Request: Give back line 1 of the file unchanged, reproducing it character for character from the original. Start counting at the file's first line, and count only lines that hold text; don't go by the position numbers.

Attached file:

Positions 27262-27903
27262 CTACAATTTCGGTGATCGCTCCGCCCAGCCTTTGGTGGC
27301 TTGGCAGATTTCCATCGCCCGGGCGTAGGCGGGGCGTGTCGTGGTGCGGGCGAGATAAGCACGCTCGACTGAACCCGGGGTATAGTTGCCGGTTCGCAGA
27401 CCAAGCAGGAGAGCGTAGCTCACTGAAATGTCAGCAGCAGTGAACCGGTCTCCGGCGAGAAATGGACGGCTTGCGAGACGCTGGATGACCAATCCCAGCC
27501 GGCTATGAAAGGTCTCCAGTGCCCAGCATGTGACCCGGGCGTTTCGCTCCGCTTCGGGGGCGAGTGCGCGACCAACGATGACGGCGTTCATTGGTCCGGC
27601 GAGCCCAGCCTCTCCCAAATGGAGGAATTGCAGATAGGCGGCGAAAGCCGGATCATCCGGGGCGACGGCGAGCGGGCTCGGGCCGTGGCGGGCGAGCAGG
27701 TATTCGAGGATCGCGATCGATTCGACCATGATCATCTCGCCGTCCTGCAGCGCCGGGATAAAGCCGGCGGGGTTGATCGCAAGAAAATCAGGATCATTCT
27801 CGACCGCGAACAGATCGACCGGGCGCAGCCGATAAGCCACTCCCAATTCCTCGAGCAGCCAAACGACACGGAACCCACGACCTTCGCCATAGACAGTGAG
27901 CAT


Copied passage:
Positions 27262-27903